What a difference four decades, a bad number, the war on drugs and reality television made: In 1975, National Geographic magazine devoted 27 glossy pages to the hidden charms of Baltimore. In 2014, the National Geographic Channel devotes an hour to the city's degeneracy and proclaims Baltimore "the Heroin Capital of America."
Some Baltimoreans might have saved that old National Geographic, from February 1975, because it provided a great boost to the civic ego. Numerous photographs accompanied Fred Kline's glowing prose.
"An undiscovered city, prejudged by motorists passing its industrial outskirts at 50 miles an hour," Kline wrote. "But now I've been to Baltimore and what surprises greeted me! Having wandered her neighborhoods and met her people, having been touched by the doughty spirit of the city, I know that what I first saw was just a tattered overcoat — only one aspect of a city whose singular character, charm, and yes, even beauty, have made those early impressions fade like a mirage."
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And this was five years before Harborplace and the Baltimore Renaissance, when few could imagine the Inner Harbor as tourist attraction. This was before the Baltimore Convention Center, before Oriole Park at Camden Yards.
Kline found charm in things now gone (the aroma of McCormick spices along Light Street, Haussner's Restaurant, Hamburger's clothing store) or things that a travel writer probably would leave out today (Charles Center Plaza, the "new-town-in-town" called Coldspring.)
The article was a love letter to the city, and Baltimore could not buy better publicity.
Of course, there was no mention of heroin, though the city certainly had addicts at the time, and fairly famous dealers who sold them the drug.
Kline mentioned "the haunted faces from hell along the Pratt Street skid row," but that was about as close as he got to describing the city's social problems.
That piece might have been Baltimore's first big (nonsports-related) splash in the national press — the start of a long run of positive coverage in newspapers and magazines by travel writers assessing the city as a tourist destination.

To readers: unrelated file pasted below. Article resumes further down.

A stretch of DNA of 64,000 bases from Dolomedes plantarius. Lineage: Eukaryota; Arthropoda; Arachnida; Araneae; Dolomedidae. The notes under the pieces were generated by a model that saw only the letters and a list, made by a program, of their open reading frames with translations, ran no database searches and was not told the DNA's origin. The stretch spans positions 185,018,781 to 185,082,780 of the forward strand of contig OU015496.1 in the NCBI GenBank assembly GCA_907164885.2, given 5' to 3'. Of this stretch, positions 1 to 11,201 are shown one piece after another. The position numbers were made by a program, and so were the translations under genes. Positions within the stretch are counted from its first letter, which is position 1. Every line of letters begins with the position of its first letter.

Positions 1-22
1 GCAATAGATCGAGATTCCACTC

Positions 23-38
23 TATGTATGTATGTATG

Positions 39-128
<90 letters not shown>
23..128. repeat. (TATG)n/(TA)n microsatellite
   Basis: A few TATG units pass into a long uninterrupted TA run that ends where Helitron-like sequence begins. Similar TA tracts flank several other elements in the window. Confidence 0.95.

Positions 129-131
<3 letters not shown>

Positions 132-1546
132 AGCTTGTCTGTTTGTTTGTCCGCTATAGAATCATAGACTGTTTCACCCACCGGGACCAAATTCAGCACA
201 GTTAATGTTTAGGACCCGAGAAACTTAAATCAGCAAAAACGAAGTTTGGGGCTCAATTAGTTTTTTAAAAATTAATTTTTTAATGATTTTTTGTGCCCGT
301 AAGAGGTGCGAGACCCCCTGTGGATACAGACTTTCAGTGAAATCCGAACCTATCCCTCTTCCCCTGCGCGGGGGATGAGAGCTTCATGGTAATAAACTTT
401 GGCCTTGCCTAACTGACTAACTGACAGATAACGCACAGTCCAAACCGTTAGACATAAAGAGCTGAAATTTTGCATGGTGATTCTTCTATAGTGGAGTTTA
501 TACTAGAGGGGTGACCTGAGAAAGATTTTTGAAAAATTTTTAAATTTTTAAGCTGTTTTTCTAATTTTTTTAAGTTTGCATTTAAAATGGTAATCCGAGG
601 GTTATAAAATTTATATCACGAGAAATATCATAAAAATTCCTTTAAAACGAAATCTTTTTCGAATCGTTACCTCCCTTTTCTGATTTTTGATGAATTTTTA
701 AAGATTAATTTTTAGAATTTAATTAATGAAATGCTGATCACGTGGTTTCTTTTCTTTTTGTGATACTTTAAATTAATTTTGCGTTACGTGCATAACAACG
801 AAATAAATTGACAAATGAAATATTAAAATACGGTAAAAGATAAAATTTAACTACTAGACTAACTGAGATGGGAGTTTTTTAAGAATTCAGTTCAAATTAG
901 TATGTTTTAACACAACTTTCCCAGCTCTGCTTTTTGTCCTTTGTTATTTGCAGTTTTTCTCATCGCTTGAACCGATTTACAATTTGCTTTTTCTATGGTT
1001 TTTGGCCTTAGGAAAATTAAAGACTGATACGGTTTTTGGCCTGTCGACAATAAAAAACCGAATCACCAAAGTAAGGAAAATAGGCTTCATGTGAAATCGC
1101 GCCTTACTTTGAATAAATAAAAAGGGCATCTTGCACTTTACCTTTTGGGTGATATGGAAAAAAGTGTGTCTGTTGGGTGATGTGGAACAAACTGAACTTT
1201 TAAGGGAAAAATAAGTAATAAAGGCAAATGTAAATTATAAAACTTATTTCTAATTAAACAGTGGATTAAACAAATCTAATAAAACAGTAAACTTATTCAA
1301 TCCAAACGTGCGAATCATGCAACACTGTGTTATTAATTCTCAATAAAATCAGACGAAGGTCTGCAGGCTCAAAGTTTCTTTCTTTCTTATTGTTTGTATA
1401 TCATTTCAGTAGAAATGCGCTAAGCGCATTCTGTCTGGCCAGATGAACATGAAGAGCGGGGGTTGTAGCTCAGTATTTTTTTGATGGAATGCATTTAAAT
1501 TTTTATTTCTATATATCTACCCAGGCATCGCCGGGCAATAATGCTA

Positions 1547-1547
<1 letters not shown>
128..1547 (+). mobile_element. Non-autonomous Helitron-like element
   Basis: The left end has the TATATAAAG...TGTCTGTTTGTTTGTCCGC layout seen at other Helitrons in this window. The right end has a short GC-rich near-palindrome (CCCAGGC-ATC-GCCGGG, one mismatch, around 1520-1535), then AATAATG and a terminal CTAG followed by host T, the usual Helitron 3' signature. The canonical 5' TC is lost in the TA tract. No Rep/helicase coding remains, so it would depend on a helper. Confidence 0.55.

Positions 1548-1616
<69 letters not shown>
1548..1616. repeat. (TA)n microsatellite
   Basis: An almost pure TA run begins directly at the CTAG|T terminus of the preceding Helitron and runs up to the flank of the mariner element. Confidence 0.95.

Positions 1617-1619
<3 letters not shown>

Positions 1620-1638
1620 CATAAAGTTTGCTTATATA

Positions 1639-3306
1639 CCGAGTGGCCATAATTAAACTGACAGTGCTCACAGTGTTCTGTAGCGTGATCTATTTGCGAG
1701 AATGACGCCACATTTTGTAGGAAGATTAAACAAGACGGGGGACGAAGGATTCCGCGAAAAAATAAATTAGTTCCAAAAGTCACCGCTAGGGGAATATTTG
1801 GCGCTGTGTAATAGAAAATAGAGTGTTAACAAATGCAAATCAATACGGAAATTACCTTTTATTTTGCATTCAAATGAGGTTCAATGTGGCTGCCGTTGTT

When Harborplace opened, Baltimore was seen as a blue-collar town trying to weather postindustrial decline with urban renewal and tourism. A year later, in August 1981, Harborplace's developer, master planner James Rouse, made the cover of Time magazine, proclaiming, "Cities are fun!" And "cities" included Baltimore.
That was then, this now:
Despite all efforts, Baltimore can't shake its reputation as a degenerate, violent Heroin City. A lot of it is absolutely deserved. The history is well known. Heroin usage in Baltimore goes back decades; I've used the term "epoch" to describe it and the violence related to its commerce. We had hellishly homicidal years during and after the crack cocaine epidemic that started in the late 1980s — a parallel universe, the "other Baltimore" to the Baltimore of Harborplace. The war on drugs has been underway for four decades; thousands upon thousands of Baltimoreans have been incarcerated during that time. For years before treatment became more available, we put sick people, men and women addicted to heroin, in prison instead of clinics.
All of that forms the persistently bleak picture of Baltimore.
Doesn't matter that the customer base for heroin is wide: Just as our suburban neighbors come to the city for Ravens games and the tall ships, a good number of them come here to score heroin. But the city still gets the rep for all the addiction.
And there's a number that lingers — a bad number, it turns out: 60,000.
Someone came up with that number years ago to quantify Baltimoreans with some sort of substance abuse problem. It was soon being reported as the number of drug addicts. In a national magazine in 1999, the number was used to support the assertion that one out of 11 Baltimoreans was addicted to either heroin or cocaine. The New York Times reported the addiction rate as one in 10. I've also used this ratio in some of my columns over the years.
But, by about a decade ago, I should have known better.
In 2005, a Baltimore Sun reporter dug deep into data to determine if 60,000 addicts number had any validity, and the result was negative. "The number is almost certainly wrong," The Sun concluded. "It was, at best, a hit-or-miss guess to begin with."
Since then, city health officials have come up with what they believe to be a far better — and much lower — estimate, based on an extrapolation of data collected in a comprehensive federal survey. That estimate is about 11,000 heroin users. A further revision of that estimate is underway.
The truth is probably somewhere within a range, not as high as we once believed — and certainly not as high as National Geographic suggested.
The producers of the one-hour program that aired Wednesday night went with "60,000 addicts" to support their sensational-sounding assertion that Baltimore is the Heroin Capital of America. That's a cheap, made-for-TV title that exaggerates the problem here and skews who we are.
Dan Rodricks' column appears each Tuesday, Thursday and Sunday. He is the host of "Midday" on WYPR-FM.